The Ramban’s conclusion is forceful and unmistakable:


When God is pleased with a person’s conduct, he has no need of physicians.


            The Ramban’s approach so disturbed Rav Chayim Soloveitchik that he was inclined to believe that the offending words were not the work of the Ramban at all, but rather an interpolation by a later copyist! Rav Chayim’s far-reaching claim lacks a textual and historic basis, and I personally cannot accept it. Clearly, however, the tradition that informs Rav Chayim’s words is the central one in Judaism. In contrast to the Ramban, the mainstream approach is activist and interventionist, an outlook which appeals to modern man.


            We tend to identify more strongly with the Rambam’s interpretation of the tosefta presented earlier, which stands in stark contrast to that of Rashi. The Rambam, who in his Commentary on the Mishna generally concentrates on the Mishna itself and ignores the parallel Tosefta sources, here goes out of his way to explain the matter in order to preclude erroneous conclusions. He writes:


I have explained this matter at length because of the other explanations that I have heard. Others have explained that Shlomo authored a book of medical remedies so that an individual who fell ill could consult his work and, by following his medical advice, become well. When Chizkiyahu saw that people forsook trust in God and instead followed the prescriptions in the book, he removed it from circulation.


How nonsensical is this explanation of the matter, and how mistaken! It ascribes a degree of foolishness to Chizkiyahu (and to the Sages who supported his efforts) that we would not impute even to the basest rabble! According to this absurd reasoning, if a hungry man assuages his hunger with bread and thus overcomes the “sickness of hunger,” shall we say of him that he has thereby forsaken his trust and belief in God?


Rather, just as we thank God at the time of eating for having provided sustenance and allowed us to overcome our hunger and to survive, so do we thank Him for having provided the medical remedy that heals us. I would not even have bothered addressing this issue if not for the fact that so many people are mistaken about its interpretation. (Commentary on the Mishna, Pesachim 4:10)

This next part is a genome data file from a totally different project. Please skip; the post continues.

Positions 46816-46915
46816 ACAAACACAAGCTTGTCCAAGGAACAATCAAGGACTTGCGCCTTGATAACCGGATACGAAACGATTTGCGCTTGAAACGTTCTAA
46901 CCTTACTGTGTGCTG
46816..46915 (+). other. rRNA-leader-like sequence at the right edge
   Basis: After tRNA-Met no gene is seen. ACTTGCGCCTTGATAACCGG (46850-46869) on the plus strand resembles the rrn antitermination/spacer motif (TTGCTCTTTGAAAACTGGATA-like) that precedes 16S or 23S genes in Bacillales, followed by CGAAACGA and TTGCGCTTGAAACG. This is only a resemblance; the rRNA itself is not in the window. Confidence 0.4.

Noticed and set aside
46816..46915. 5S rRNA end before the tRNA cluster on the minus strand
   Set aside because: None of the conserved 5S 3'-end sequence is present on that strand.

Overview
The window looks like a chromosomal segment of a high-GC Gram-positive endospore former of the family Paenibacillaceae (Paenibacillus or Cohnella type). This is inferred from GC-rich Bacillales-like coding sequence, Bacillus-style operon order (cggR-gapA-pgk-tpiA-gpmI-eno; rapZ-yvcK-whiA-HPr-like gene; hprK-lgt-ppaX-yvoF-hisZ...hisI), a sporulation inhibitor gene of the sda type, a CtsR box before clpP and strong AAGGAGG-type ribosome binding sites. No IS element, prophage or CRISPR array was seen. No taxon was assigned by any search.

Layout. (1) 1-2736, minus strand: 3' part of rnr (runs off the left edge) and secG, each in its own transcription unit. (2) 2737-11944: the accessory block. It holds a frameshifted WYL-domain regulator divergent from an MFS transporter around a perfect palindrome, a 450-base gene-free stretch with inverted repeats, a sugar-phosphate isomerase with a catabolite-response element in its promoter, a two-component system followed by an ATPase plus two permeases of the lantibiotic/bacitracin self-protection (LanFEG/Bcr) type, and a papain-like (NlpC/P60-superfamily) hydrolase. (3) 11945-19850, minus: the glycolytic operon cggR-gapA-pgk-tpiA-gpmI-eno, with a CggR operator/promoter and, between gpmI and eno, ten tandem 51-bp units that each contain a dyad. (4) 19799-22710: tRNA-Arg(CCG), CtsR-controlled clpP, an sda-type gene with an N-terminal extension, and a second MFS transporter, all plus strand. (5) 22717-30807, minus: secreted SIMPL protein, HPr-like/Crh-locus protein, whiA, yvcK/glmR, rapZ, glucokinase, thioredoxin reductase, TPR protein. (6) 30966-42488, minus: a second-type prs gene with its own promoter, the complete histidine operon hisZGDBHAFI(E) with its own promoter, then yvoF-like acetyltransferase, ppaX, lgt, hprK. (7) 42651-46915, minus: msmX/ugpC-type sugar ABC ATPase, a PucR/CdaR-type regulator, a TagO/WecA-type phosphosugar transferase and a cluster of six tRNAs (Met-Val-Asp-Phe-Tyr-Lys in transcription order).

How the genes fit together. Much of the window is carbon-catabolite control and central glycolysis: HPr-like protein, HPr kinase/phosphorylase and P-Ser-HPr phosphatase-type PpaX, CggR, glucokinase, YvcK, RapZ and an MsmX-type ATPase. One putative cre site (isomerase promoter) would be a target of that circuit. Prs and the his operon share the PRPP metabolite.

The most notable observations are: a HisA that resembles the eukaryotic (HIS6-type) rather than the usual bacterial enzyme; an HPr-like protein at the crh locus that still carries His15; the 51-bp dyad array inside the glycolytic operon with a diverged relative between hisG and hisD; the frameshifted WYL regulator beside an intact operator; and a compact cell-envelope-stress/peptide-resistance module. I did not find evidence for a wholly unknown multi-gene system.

It seems to me that the approach that demands passivity and complete dependence on God’s intervention does make an occasional appearance in our tradition. Clearly, however, the Rambam’s approach is the dominant one, and it is the most relevant for our generation.


            This activist approach regarding medicine parallels the activist Jewish approach with respect to spiritual endeavors. In Christian theology there is a time-honored tradition—rooted in the words of Paul and transmitted by Augustine, Luther and others—that sees human redemption as being dictated solely from Above. In Luther’s formulation, any human attempt to achieve spiritual or ethical perfection is a grave error, for it bespeaks arrogance. Man, in his view, is a despicable creature who cannot achieve redemption except through Divine intervention. Rather, a person can only wait passively for grace, just as a woman (according to his metaphor) waits for conception to occur after the seed has been implanted in her.


            The Halakha, in glaring contrast, is founded on the touchstone of free will, on the principle that human effort constitutes the essential component of spirituality. The gemara (Berakhot 33b) tells us, “Everything is in the hands of Heaven except for the fear of Heaven.” This being the case, it follows that a human being has a central role to play in regulating the events of his or her personal life, as well as in affecting the direction of history in general. This is particularly so in light of the Rambam’s declaration that, since all of a person’s activities express whether he is Godfearing or not, all human activities are included within the phrase “fear of Heaven” in the gemara just cited (Shemona Perakim, Chapter Eight; Teshuvot Ha-Rambam, ed. Blau, #436; Iggerot Ha-Rambam, ed. Shailat, p. 236).